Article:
The villagers obviously watched the shooting daily, but one day it seems some dacoits also turned up to watch the shooting of the film. Of course the film unit and the police were clueless about their presence, dressed as they were like ordinary villagers. The people who recognized the dacoits were too scared to inform the police, but revealed this fact the following day when the dacoits were safely ensconced again in their hideouts.

This was one close encounter with dacoits. Now I will take a leap forward, several years later to describe another strange experience. The film was the Rajendra Kumar–Vyjayantimala starrer Ganwaar. Dad, Pran and Jeevan were off to shoot on location in a village. They were picked up by the production car from Delhi airport and were cruising along the highway to some village located probably in Uttar Pradesh (north India). It was late in the night and pitch dark; nothing was visible barring the street lights. On either side of the highway all that one could see was forest and bushes. As the threesome chatted, suddenly a ‘tap tap’ sound from the roof of the car intruded upon their conversation. Guessing that it had to be the luggage which was strapped onto the carrier on the car’s roof, dad asked the chauffeur to halt the car so that he could check out. Sure enough it was the metallic end of the strap of his luggage which was hitting against the car’s roof.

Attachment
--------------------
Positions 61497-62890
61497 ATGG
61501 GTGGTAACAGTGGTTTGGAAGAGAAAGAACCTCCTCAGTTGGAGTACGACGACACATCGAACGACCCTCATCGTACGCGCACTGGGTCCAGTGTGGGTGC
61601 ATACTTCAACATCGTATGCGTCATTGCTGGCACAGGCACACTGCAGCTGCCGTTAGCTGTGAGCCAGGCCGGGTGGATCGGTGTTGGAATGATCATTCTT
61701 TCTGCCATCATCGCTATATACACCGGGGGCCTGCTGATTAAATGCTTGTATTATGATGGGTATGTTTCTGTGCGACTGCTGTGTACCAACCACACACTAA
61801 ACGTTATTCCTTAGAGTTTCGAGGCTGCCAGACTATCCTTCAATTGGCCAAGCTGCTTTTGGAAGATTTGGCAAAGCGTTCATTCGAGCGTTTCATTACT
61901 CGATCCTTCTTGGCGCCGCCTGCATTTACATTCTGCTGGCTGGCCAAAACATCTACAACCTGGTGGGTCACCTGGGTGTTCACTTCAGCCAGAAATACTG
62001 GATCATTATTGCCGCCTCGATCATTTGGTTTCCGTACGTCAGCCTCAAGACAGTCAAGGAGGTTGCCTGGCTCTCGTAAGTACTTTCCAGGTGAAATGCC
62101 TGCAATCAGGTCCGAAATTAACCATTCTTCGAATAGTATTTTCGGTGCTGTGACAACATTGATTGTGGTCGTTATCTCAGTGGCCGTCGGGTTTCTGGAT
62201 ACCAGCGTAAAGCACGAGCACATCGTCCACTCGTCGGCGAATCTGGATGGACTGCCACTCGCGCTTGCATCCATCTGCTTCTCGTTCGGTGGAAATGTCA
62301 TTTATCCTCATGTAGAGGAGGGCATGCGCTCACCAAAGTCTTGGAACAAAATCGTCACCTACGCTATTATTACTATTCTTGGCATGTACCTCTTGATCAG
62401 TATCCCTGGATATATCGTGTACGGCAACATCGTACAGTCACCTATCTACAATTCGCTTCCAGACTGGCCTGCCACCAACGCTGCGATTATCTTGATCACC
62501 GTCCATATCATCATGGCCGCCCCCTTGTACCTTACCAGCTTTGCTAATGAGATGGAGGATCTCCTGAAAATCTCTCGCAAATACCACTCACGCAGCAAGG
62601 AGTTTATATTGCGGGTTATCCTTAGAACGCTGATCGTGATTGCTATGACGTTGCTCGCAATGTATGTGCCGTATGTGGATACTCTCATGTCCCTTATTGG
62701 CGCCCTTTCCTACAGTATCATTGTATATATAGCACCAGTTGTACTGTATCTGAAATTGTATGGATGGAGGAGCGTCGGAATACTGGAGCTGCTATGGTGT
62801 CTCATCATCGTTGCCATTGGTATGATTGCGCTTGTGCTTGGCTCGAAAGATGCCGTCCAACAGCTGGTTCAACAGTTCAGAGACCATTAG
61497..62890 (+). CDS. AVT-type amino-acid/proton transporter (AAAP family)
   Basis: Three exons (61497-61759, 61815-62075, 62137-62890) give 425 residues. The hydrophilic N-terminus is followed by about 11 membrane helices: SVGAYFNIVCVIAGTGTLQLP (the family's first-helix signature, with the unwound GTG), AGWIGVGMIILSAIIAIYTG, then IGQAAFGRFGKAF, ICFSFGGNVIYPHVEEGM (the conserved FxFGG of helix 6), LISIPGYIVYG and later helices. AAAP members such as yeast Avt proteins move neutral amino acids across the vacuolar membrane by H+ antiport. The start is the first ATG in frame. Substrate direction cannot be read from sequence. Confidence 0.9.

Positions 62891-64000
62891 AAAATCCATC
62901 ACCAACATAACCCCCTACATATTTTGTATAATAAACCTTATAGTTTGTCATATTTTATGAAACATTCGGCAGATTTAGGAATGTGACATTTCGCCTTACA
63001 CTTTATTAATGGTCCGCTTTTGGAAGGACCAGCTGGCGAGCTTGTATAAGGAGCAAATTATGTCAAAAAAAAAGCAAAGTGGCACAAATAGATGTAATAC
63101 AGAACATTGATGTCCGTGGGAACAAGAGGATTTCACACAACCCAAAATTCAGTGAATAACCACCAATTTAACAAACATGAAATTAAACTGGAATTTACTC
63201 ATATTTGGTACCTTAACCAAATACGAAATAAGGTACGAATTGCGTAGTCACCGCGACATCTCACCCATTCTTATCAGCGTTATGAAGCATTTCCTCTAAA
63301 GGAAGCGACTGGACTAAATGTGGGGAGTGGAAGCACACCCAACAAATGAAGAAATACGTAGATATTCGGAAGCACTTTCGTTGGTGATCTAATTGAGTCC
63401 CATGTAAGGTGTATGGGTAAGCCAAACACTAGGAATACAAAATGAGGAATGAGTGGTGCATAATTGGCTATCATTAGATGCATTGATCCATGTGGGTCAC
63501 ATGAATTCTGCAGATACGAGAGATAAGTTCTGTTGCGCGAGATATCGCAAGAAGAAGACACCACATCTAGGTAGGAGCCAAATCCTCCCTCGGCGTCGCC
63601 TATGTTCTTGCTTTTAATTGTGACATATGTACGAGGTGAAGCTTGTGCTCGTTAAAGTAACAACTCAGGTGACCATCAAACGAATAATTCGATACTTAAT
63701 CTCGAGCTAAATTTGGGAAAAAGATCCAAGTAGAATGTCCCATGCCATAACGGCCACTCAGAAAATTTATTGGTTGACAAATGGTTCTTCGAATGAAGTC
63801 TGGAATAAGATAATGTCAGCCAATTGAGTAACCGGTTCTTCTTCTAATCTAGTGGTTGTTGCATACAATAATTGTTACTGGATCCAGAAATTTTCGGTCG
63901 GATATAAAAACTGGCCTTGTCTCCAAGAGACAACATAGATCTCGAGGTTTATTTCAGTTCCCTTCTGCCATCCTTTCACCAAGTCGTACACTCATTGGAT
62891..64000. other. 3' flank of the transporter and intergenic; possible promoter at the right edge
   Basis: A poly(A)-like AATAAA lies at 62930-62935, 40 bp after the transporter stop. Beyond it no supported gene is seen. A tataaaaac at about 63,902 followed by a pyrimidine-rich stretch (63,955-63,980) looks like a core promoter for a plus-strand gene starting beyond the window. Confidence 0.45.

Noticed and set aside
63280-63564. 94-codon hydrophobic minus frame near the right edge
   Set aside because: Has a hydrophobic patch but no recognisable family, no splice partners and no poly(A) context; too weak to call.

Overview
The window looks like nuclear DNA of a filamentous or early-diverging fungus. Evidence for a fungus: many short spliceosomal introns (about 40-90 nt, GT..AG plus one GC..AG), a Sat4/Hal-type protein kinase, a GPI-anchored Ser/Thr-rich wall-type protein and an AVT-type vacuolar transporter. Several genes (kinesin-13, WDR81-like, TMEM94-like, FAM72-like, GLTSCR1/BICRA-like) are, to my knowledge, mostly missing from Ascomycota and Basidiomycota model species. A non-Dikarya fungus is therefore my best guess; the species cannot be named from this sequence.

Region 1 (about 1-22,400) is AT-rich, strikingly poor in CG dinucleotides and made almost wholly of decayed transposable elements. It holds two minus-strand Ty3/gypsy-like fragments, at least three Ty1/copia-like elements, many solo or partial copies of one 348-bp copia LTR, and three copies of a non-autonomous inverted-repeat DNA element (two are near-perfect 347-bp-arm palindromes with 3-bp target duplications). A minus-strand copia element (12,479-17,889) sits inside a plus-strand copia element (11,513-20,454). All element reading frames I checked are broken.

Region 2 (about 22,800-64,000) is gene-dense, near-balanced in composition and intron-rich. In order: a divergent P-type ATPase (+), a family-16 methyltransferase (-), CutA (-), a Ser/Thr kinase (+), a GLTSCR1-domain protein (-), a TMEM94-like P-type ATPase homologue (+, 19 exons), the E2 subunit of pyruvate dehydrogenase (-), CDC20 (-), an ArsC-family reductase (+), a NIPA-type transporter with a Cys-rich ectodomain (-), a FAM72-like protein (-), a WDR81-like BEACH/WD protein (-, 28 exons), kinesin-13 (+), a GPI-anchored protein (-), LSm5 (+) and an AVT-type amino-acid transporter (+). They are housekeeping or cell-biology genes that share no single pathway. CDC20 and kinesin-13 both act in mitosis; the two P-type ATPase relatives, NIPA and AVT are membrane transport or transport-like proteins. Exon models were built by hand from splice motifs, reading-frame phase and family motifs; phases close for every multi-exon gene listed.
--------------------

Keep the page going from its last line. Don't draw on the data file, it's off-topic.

As my father was fixing the strap a bearded man with a rifle strung across his shoulder emerged on a bicycle from the the forest beyond and asked the chauffer, ‘Yahan kya kar rahe ho? Kya ho raha hai?’ (‘What are you doing here? What is happening?’). My father was impressed thinking that this man was some sort of guard appointed by the authorities to patrol the lonely highway during the night. Noticing that the chauffeur refused to answer the man, my father went on to explain to the man what the problem was. However, the man ignored dad and grabbed the collar of the chauffeur and once again asked the same questions—this time more roughly. Fortunately at that point a truck with its headlights on came from the opposite direction, and the man was slightly distracted and turned to look at the oncoming truck. Taking advantage of the distraction the chauffeur pushed the man, got into the car and started it up uncaring whether dad had gotten into the car or not. Dad had in the confusion jumped into the car, and being quite irritated with the chauffeur asked him what was wrong and why he hadn’t answered the guard. The chauffeur replied, ‘Woh guard nahin daku tha.’ (‘He was not a guard but a dacoit.’)